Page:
A healthy diet is crucial to both your physical and mental health. However, most people still think that they need to spend a fortune on food, if they want to have a healthy diet.
That cannot be further from the truth.
In 2013, researchers from the Harvard School of Public Health conducted the most comprehensive examination of healthy diet patterns vs. less healthy ones. The study concluded that the healthiest diet available costs only $1, 5 per day more than the least healthy one.
But considering just how many people still think they don’t have enough money to buy healthy food, it seems like people simply aren’t aware that the cost of healthiest diet is trivial compared with the possible health costs of eating junk food all the time.
So the question now is – what can you do to improve your diet and save a couple of dollars in the process?
There’s more to it Than the Cost of Groceries
The main thing you need to think about is limit all of the unnecessary spending. For instance, an average American spends around $6,600 on food every year. However, according to the US Bureau of Labor Statistics, more than a third of that ($2,600) is spent on eating out.
This means that before you start shopping healthy supplies, you need to revise your shopping habits, and if possible, limit the number of times you go out to eat or order pizzas or Chinese.
Furthermore eating healthy on a budget is about more than just about the cost of food (or visiting restaurants) – it’s also about the pleasure of eating, which (since we as humans are social beings after all) increases when our meals are shared.
And it doesn’t whether you live with your parents, alone or you prepare meals for the whole family, you can surely make all of those low-cost meals more pleasurable by doing some of the following things:
· Be More Social
Having a nice, relaxing conversation with an old friend or a family member will definitely boost your mood and relieve some stress. And if you happen to live alone, invite a co-worker or a friend over.
· Shop with Someone
If you have a family, it would be smart to involve your kids in the shopping process more, and teach them something about different foods. On the other hand, shopping with a friend will give you a chance to learn about new discounts and even low-cost chopping stores you weren’t familiar with.
· Cook with your Friends
Cooking with a friend will not only give you a chance to socialize and deepen a relationship with someone, but it is also a perfect chance to split the grocery costs and make everything cheaper for both of you.
Shop More Wisely (Look at Different Options)
Your local supermarket is not the only place you can buy food. There are other venues (and even apps) out there that offer significantly lower prices for basically the same items.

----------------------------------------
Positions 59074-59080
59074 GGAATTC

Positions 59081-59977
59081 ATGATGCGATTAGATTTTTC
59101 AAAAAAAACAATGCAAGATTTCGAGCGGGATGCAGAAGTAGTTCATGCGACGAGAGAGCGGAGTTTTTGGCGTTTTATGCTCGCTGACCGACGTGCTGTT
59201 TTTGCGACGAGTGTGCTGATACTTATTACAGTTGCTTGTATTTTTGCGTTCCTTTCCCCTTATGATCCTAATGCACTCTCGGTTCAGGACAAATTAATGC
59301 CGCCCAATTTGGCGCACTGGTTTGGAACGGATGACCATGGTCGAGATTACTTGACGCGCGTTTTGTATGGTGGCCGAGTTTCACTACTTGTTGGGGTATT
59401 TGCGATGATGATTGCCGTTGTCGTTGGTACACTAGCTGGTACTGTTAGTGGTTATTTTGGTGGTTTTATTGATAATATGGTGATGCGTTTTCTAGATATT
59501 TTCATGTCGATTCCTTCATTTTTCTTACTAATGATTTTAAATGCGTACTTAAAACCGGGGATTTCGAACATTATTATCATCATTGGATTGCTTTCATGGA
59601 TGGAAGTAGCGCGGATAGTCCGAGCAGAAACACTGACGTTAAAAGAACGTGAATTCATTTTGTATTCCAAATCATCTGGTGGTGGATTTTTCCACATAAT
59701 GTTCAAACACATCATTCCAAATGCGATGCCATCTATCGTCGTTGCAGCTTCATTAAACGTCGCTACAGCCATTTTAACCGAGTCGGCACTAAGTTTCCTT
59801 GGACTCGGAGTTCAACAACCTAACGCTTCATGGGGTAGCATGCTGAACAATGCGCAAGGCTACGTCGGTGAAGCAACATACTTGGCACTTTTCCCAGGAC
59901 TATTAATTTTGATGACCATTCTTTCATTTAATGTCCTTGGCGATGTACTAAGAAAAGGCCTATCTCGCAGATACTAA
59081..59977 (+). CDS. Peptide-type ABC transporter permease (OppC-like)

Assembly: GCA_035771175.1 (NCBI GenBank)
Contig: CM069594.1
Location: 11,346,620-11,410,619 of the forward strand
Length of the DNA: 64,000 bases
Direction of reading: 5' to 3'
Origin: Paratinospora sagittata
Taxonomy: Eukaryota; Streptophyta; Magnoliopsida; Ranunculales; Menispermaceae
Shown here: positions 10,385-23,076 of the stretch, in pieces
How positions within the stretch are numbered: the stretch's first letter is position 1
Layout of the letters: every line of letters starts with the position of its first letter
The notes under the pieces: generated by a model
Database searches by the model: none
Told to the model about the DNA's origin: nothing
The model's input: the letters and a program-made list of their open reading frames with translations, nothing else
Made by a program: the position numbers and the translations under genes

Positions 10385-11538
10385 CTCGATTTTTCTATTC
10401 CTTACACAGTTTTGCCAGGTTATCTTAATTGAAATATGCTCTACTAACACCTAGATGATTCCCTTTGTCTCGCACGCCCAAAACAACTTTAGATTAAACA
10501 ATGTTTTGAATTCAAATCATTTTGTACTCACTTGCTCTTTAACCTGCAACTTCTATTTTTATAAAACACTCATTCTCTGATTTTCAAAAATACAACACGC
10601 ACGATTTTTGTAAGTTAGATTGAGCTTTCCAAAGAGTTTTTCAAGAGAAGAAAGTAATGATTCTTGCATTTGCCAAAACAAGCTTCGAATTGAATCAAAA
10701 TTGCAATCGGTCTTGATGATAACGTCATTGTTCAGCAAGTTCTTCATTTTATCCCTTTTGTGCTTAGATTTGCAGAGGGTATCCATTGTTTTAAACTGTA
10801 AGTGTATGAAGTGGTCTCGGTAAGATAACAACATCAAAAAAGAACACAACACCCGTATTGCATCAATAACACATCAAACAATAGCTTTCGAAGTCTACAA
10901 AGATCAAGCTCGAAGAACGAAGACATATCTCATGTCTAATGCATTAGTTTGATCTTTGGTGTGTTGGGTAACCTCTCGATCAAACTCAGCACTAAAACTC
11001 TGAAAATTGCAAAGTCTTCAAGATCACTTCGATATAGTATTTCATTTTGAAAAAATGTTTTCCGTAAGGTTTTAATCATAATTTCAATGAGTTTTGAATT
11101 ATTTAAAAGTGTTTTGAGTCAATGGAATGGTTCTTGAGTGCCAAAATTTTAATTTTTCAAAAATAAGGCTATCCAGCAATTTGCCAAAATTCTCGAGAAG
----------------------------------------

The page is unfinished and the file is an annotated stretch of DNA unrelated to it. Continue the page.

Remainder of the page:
· Farmers’ Markets
You should know that many places host farmers’ markets once a week (or month) where local people sell fresh veggies and fruits. And of course, these markets offer better prices than all of the grocery stores in your area.
· Meal Delivery Services
Special delivery and prep services allow people to buy different foods and have them delivered at their door every week. What’s more, some services like Home Chef also deliver new recipes on a weekly basis to help you prepare your meals with a lot less effort.
· Discount Stores
Warehouse stores such as Costco have great prices for seasonal foods like cheese and even chicken breasts. This is a great opportunity to buy a large quantity of food and freeze it in small sizes, to save some food for later and avoid any waste.
Keep in Mind that Desserts Can be Affordable Too
Just because you should cut back on desserts (or maybe try excluding it completely from your diet) doesn’t mean you should avoid dessert by any means necessary. And as you already know, most processed deserts (such as cakes, cookies and ice creams sold at fast food restaurants like McDonald’s) are full of sugar and can cost you a pretty penny if you eat them regularly.
· Home-Baked Goods
If you try your hand at home-baked cookies and simply cut the amount of sugar the recipe calls for, you’ll see that they can taste just as good as the ones you can purchase in the store. A good example of healthy homemade treats is oatmeal cookies with rolled oats.
· Dark Chocolate
Most people I know have strong chocolate munchies at least once a month. But if you manage to limit your portions (cut it down to a couple of squares), you’ll be able to enjoy chocolate every now and then. Just make sure to purchase dark chocolate (70% or higher), because it’s actually full of antioxidants.
· Frozen Deserts
You can always buy some fruit, make some juice, freeze it and make your own popsicles. Another option is to freeze some bananas or berries, make some darks chocolate sauce and prepare a tasty, low-calorie dessert.
And those are just some of the ways you can save a couple of bucks on your diet, without compromising the quality or the taste of your meals. So what do you think about our choices? Do you have any money-saving secrets of your own? If you do, make sure to share them with the rest of us by dropping a few words in the comment section bellow. By Vanessa Davis
Vanessa Davis is a 32-year-old fitness enthusiast, mother of two and content writer at www.diet.st. She’s originally from Long Island, New York, and when she isn’t cooking up some new health and fitness article, she enjoys doing yoga and figuring out new, delicious organic-based recipes for herself and her kids.